speed and for velocity. The speed of an object equals the
distance it travels divided by the time taken to cover that distance, while
velocity, a vector quantity, equals displacement divided by time. In this equation for velocity, if
we took the magnitude of displacement, then on the left-hand side we would have the
magnitude of velocity. And now let’s recall that in our
particular scenario, with our object moving in a straight line at a constant speed,
the distance the object travels is indeed equal to the magnitude of its
displacement.

Looking at our equations, that
means we can say the magnitude of displacement here equals this distance here. Going further, for our object
moving in a straight line, the time used to calculate speed is equal to the time
used to calculate the magnitude of velocity. We can therefore write that our
object’s speed is equal to the magnitude of its velocity. This corresponds to answer option
(B). Note that option (A) can’t be
correct because speed is always a scalar, not a vector, quantity. For an object moving in a straight
line at a uniform speed, the speed of the object equals the magnitude of the
object’s velocity.

Let’s look now at another
example.

Two aircraft fly along the paths
shown, each flying for the same amount of time. Which color arrow shows the path of
the aircraft that flies between its initial and final positions at the greater
velocity? (A) The blue arrow, (B) the green
arrow, (C) the velocities are the same.

Comparing these two aircraft, we
see they each travel between an initial and a final position that are separated by
the same amount of vertical and horizontal distance. We want to know which one travels
between the initial and final positions at the greater velocity. Let’s remember a general equation
for velocity. It’s equal to an object’s
displacement divided by the time taken to be displaced some amount. The fact that we’re considering
displacement is key.

Displacement, we recall, only takes
into consideration the start and endpoints of an object’s motion. So the displacement of the plane
following the green arrow is given by this arrow, and the displacement of the plane
following the blue arrows is given by this arrow. These displacements are the
same. And since the planes both flew for
the same amount of time between their initial and final positions, we can say that
since each plane had the same displacement and the same amount of time elapsed, the
velocities of both aircraft are the same. As a side note, the speeds of these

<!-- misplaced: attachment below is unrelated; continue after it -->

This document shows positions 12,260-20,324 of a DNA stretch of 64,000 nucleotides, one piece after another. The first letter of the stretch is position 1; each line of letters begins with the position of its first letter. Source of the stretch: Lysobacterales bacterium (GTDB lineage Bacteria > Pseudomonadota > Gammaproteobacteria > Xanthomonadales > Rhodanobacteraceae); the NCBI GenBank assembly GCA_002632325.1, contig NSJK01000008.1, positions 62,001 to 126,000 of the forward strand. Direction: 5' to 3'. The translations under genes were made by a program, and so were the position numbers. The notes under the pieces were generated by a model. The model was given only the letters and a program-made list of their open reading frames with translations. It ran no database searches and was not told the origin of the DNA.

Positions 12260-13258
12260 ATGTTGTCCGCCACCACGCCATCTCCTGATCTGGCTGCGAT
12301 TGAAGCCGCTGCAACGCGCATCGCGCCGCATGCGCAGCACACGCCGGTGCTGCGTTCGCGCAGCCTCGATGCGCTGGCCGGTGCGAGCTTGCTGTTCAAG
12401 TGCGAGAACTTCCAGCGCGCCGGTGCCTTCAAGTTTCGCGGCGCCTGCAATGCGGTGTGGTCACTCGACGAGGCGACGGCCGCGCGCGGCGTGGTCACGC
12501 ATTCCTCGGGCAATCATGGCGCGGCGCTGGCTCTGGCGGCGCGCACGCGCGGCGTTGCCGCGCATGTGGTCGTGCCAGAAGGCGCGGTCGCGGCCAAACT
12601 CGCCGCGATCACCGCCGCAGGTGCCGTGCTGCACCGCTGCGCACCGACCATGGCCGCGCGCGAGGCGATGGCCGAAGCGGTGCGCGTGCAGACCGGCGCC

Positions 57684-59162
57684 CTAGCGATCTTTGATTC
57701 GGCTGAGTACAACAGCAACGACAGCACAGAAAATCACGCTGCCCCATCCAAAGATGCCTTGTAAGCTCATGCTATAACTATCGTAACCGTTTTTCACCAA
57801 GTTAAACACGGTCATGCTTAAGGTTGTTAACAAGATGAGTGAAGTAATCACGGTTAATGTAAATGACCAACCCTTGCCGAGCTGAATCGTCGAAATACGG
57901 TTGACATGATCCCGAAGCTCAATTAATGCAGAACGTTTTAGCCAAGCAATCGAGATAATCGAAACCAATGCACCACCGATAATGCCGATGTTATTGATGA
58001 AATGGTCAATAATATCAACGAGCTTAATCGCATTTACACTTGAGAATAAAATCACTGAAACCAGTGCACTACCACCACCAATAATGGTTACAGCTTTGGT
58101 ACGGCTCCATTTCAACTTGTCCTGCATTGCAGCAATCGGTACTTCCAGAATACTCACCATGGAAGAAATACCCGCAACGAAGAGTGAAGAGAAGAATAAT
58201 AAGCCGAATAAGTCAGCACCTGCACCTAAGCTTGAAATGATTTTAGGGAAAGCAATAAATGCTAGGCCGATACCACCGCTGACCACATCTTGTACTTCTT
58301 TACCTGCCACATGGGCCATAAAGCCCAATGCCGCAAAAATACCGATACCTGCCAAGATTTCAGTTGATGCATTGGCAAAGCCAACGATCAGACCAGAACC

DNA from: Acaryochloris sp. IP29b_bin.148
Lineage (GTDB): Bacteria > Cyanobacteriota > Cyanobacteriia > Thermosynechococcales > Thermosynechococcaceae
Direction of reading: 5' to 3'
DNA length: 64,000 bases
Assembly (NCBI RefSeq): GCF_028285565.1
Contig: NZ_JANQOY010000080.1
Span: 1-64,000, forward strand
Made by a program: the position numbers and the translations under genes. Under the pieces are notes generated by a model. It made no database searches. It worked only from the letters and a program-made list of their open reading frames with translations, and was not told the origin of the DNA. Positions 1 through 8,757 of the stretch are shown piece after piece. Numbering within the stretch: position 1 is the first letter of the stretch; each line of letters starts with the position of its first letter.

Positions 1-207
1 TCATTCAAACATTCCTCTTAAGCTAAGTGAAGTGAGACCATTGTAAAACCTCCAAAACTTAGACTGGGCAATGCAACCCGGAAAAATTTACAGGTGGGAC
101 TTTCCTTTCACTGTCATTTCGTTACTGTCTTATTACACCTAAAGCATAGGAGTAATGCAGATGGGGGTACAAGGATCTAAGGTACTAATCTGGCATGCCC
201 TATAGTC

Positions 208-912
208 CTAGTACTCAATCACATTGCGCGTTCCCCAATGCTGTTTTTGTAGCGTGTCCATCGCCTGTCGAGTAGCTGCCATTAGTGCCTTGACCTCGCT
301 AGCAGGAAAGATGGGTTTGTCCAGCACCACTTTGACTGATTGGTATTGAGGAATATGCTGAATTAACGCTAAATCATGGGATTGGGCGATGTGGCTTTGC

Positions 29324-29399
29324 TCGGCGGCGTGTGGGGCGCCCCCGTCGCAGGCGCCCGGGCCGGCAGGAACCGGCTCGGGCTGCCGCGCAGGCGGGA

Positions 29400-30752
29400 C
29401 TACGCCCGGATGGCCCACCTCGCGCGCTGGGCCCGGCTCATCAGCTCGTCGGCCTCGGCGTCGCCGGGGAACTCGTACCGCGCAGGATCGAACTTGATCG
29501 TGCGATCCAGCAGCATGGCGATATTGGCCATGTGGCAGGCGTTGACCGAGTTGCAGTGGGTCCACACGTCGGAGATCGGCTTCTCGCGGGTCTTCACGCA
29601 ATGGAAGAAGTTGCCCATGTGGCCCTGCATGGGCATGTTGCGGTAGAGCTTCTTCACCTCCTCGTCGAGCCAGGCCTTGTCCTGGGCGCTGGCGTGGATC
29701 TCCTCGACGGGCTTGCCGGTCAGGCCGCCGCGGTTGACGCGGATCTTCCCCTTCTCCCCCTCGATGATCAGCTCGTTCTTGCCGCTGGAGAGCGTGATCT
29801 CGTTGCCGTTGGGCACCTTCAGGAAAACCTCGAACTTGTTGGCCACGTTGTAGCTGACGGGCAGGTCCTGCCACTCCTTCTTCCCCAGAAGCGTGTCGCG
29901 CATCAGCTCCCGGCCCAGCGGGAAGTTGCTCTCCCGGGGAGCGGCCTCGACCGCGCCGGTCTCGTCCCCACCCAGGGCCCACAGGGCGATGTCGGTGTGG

aircraft are not the same. But since velocity depends on
displacement and both planes have the same displacement, their velocities are indeed
equal.

Let’s look now at one last
example.

An aircraft follows the curved line
shown. Which has the greater magnitude,
the aircraft’s speed or its velocity? (A) Speed, (B) velocity.

Let’s begin by thinking about the
general difference between speed and velocity. Speed equals the distance an object
travels divided by the time taken to cover that distance. Our aircraft covers a distance
equal to the length of the curved line. If we divide this distance by the
time it takes for the aircraft to move from its initial to its final position, we
get the aircraft’s speed. Velocity, on the other hand, is
equal to an object’s displacement divided by time.

Displacement can be different from
distance in two ways. First, displacement is a vector,
while distance is a scalar. Second, the magnitude of an
object’s displacement is equal to the straight-line distance between that moving
object’s initial and final positions. In other words, this pink arrow
represents our aircraft’s displacement. In this question, we’re to compare
the magnitude of our aircraft’s speed with the magnitude of its velocity. The magnitude of an object’s
velocity in general equals the magnitude of its displacement over time. For our aircraft, the magnitude of
its displacement is equal simply to the length of this pink arrow.

Now, here’s the question. Which is greater, the magnitude of
this displacement or this distance along the curved path? We can tell that the distance is
greater. And that means that our aircraft’s
speed is greater than the magnitude of its velocity. By the way, this is always true
when an object moves along a curved path. For our answer, we choose option
(A).

Let’s now finish our lesson by
summarizing a few key points. In this video, we saw that speed is
a scalar quantity. Written as an equation, speed
equals distance divided by time. In contrast, velocity is a vector
quantity. Written as an equation, velocity
equals displacement divided by time. This is a summary of velocity.